Ondrej, Age 50s
I had a nice long talk with Ondrej while walking down mount Pico. He was an entrepreneur who had lived through time of socialism. As a nature lover he had thought a lot about climate change. His words follow.
What is your favorite part of living in Slovakia?
I love the high Tatras. They are a part of the Carpathian range. My grandparents grew up there and I have moved to the mountains from the city.
What is your least favorite part of living in Slovakia?
I do not like the south of Slovakia. It is too crowded, especially the capital, Bratislava. When I grew up there you could ride your bicycle to downtown. Now there are too many crazy drivers and if you tried to ride your bike downtown you would likely be run over.
Do you see the weather changing in Slovakia?
Yes, Springtime has almost disappeared. We used to have four distinct seasons, now we have two maybe three. We have huge temperature swings in the spring. Spring has been shortened to a few weeks. We have ski areas that no longer get snow. They are changing them to all artificial. We will be able to ski all year just like Dubai, but it does not seem natural.
Do you think human’s activities have caused climate change?
I think the problem is too many people and the pollution they create.
How can we solve the population problem?
Well, China tried one child and that did not work out well. They all wanted boys and there were unexpected results. I think the problem will solve itself. Some countries already have declining populations without immigration. I think when the world hits 10 billion people that will be the max it can handle. Mass migrations will start to occur and there will be no time to have children then.
I started collecting old coins. In medieval times Slovakia was part of Hungry and we had copper, gold and silver mines. I enjoy finding old coins from these times. It speaks to our history. What I learned from researching these mines is that pollution is not a new things. The fish in the rivers disappear where the mining was occurring. I think that the concept that pollution is a relatively new thing is a misconception.
I am both Canadian and American. Is there anything you would like to as me?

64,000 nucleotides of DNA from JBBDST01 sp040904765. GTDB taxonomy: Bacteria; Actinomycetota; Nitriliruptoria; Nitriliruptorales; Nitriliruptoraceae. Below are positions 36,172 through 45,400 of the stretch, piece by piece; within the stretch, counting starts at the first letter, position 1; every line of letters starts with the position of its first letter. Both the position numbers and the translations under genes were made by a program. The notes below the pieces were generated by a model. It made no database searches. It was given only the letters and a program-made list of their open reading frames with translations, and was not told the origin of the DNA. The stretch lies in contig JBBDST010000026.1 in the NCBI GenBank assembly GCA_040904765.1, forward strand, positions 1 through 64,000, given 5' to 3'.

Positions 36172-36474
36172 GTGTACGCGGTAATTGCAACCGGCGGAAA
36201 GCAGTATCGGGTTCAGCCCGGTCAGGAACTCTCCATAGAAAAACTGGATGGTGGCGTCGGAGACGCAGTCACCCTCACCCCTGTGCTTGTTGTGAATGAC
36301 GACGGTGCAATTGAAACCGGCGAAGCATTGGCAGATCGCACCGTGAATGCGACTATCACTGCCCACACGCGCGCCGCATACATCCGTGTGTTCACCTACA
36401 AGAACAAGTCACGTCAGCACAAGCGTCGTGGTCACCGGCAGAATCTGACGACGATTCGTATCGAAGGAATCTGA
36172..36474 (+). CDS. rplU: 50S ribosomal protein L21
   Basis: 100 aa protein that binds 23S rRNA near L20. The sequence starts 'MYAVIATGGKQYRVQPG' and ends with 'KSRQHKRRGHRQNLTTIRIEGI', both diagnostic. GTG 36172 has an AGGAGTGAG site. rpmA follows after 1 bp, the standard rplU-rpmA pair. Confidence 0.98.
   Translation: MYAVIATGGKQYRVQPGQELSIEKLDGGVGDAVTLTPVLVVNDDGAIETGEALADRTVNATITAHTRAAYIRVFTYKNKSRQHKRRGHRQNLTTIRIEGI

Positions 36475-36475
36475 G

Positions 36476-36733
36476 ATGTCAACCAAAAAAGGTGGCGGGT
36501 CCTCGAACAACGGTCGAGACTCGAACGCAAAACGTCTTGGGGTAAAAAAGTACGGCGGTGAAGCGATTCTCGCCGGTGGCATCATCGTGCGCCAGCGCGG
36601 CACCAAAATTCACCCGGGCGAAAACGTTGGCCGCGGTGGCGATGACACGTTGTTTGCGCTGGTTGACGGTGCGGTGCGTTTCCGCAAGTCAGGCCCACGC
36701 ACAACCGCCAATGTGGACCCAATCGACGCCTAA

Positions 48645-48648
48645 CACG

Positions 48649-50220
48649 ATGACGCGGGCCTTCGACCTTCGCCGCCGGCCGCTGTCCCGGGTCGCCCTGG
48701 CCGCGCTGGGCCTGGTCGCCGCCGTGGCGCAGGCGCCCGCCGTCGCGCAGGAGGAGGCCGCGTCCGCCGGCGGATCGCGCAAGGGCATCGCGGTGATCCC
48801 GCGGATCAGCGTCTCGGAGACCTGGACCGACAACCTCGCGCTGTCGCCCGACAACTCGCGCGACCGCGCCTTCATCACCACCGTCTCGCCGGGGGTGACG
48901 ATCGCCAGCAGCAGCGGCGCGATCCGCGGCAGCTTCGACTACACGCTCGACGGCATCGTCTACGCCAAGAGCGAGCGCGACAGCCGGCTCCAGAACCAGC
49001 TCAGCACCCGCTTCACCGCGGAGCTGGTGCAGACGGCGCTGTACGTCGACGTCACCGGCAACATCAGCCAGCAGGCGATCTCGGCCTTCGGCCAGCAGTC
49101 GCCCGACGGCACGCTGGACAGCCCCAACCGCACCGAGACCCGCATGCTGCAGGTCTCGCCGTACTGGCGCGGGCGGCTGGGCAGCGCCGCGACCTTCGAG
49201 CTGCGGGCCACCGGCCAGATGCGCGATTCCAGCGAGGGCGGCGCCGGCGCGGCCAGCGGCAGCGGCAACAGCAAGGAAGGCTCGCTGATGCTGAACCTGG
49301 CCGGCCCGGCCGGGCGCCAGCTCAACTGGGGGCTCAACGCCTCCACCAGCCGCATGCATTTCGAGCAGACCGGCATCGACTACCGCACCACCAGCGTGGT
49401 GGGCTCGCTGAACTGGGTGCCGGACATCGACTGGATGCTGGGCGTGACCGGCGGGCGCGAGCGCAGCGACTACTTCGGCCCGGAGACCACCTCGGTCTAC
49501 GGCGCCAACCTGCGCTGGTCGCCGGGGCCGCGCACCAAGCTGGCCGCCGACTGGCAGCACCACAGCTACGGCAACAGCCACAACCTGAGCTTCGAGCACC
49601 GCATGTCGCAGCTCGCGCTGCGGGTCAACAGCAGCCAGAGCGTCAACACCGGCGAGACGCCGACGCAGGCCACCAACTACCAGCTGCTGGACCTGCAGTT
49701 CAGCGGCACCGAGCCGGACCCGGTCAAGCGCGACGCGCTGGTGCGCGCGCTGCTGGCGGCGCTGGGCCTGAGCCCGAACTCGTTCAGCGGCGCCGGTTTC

I have visited America a few times. I have relatives there. After I stayed for several days she asked me to leave and said I was using her space too much. I bought a nice bottle a Slovakian Liquor, but she never offered to share it with me after we ate together. These two things were strange to me. That is not how we treat family in Slovakia.
The walk down Pico took about 3 hours so I talked with Ondrej about many things. During our discussions about population burden I suggested one solution was to limit tax child credits to one or two children.in countries that offer them. I understand that each child is a potential tax payer but I do feel that never ending economic growth is not possible and that in America this might be a good place to start. Not only would it generate more short term tax revenue but it might encourage more responsible family planning. Ondrej had opened a couple of business. He was clearly a capitalist, but he did make some comments about socialism. He was struck by the number of homelessness on a visit to San Francisco and said during socialism, as brutal as the regime was, everybody had a home and a job. He also seemed to think the division of children based on socioeconomic status was a bad consequence of capitalism. When I was a kid we knew everybody in school. We all interacted. Now some kids drive to school in fancy cars and don’t interact with kids from families who do not have as much money. I don’t like this. I again think of my observations that nothing is good or bad, black or white, there is always a shade of grey. -Matt Ryle